That’s what happens when you exercise on the aft deck of a ship pretty much every day, in the tropics, for six months.  Even if you indulge in way too much beer while ashore in liberty ports.  😉

I’ve also read a lot of books.  Over the last month, here’s what I’ve finished:

Audiobooks

  1. The Sam Gunn Omnibus – Ben Bova
  2. The Damnation Game – Clive Barker

Written Books

  1. Darkship Thieves – Sarah A Hoyt
  2. Running From The Night – R J Terrell
  3. Trigger Warning – Neil Gaiman
  4. Monster Hunter Vendetta – Larry Correia
  5. Veil Of Lies – Jeri Westerson

I’m currently in the middle of:

Audiobooks

  1. A Canticle For Liebowitz – Walter M Miller

Written Books

  1. Violence Of Action: The Untold Stories of the 75th Ranger Regiment in the War On Terror – Marty Skovlund, Jr and many others
  2. In Hero Years, I’m Dead – Michael A Stackpole
  3. Colonel Roosevelt – Edmund Morris (I’ve put this one on hold while I’ve focused on other books…for now)

With that, over the span of this deployment I’ve finished 19 Audiobooks and 25 written.  Not too bad.  Well above my average.  Probably above my total annual output for an average year, I think.  Though I could be wrong.

So it’s been a good deployment.  Now I’m slumming it at the Hilton in Tumon, Guam.

This is the view from the tiki bar at my hotel.  It sucks to be me.

This is the view from the tiki bar at my hotel. It sucks to be me.

As I said, my flight home is first thing tomorrow morning.  Cool thing about that is I’ll get back to San Diego late in the morning of the same day I left Guam.  So I’ll get to surprise the kids by being there to pick them up from school.  🙂  I have the feeling they’ll like that.

No doubt there will be some serious adjustments to make when I’m back home, both for me and for the Admiral and the youngsters (they all will have to get used to being spanked again ;P  Just kidding.  Maybe.).  It’ll be a cool and fun several weeks getting back into the swing of things.  Fortunately, I’ll be taking some leave immediately upon my return, and then again once school gets out.  That should help things immensely.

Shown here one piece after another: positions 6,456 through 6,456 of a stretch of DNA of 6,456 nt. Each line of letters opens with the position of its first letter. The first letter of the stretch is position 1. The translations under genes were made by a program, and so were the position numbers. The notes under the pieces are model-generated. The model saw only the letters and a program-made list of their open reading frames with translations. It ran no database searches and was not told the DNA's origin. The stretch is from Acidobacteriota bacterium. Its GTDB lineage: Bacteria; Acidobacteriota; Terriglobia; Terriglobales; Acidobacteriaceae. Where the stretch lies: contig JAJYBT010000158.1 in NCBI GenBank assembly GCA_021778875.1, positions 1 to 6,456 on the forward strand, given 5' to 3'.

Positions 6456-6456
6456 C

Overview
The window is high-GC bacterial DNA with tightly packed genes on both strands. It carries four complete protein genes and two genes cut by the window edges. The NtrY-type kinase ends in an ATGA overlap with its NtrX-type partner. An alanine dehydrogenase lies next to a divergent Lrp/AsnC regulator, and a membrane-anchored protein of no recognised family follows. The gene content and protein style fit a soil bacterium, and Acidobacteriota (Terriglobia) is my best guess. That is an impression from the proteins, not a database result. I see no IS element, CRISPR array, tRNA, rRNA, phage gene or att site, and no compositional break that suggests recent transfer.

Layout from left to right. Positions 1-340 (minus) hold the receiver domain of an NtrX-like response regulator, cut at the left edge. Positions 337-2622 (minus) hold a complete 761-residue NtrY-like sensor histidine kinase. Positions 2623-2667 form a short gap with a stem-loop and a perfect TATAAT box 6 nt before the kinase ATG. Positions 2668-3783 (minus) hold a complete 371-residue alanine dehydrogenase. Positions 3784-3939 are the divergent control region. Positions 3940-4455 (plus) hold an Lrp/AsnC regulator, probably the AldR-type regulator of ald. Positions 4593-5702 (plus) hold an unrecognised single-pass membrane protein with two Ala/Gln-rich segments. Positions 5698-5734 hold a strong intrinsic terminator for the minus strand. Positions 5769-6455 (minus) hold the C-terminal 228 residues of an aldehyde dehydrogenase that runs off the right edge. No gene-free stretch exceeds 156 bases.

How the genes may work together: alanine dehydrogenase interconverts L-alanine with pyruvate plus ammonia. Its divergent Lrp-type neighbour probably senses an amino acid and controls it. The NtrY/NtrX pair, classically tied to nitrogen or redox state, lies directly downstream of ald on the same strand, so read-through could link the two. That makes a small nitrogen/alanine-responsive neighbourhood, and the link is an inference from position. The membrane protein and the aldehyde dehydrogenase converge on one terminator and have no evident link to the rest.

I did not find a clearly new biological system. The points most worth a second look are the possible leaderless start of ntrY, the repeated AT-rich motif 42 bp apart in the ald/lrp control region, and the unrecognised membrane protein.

Well, that’s about it from here.  In fact, as I look at my watch I realize it’s now beer o’clock.

I’d best be getting on that.

Talk to y’all later.

The 2015 Hugo Awards and Puppy-Related Sadness

So everyone’s talking about the Hugos.

Ok, not everyone.  To most of the world, the Hugos have pretty much no meaning or significance whatsoever.  But in the SciFi/Fantasy community, the Hugos are kind of a big deal.

Well…I have to amend that. To a portion of the SciFi/Fantasy community, they are.  But speaking as a guy who grew up on Star Trek and Star Wars, who’s read fantasy (and to a lesser extent SciFi) forever, who went to many a (Star Trek) convention before he grew up and entered the Navy, with deployments and the like, and who has maintained a love of scifi/fantasy things throughout his life, I have to say that, while I had heard that a thing called the Hugo Awards existed, before I got into this writing gig I really didn’t know what they were, and nor did I really care.

See, I’m not a fan with a capital F.  As I said, the only conventions I’ve ever been to were Star Trek conventions, and the last of those I attended was in…94?  95?  Something like that.  Shortly after I started this writing gig in 2011, I was on a writing blog and someone mentioned that this guy Neil Gaiman said something about something, and everyone was like, “OOOOO!”  My reaction?  “Who the fuck is Neil Gaiman?”  I’ve been reading and loving the stuff forever, but I’d never heard of him.  Or Niven.  Or Pournelle.  Or Bujold.  Or a lot of the names that are Godlike within community of SF/F capital F fans.  Because, though I loved it, SF/F wasn’t my entire life.  I read other things.  Did other things.  Didn’t really know conventions existed and probably wouldn’t have gone if I’d known because I was busy with other stuff.

But if you’d asked me, I still would have told you I was a fan of scifi and fantasy.  By God, Robert Jordan was my favorite writer ever.  And right behind him were Tolkien, R A Salvatore, Timothy Zahn, David Eddings, Terry Brooks, Arthur C Clark, and Carl Sagan.  And Michael Crichton.  And Tom Clancy (not scifi but I loved his stuff).  And others.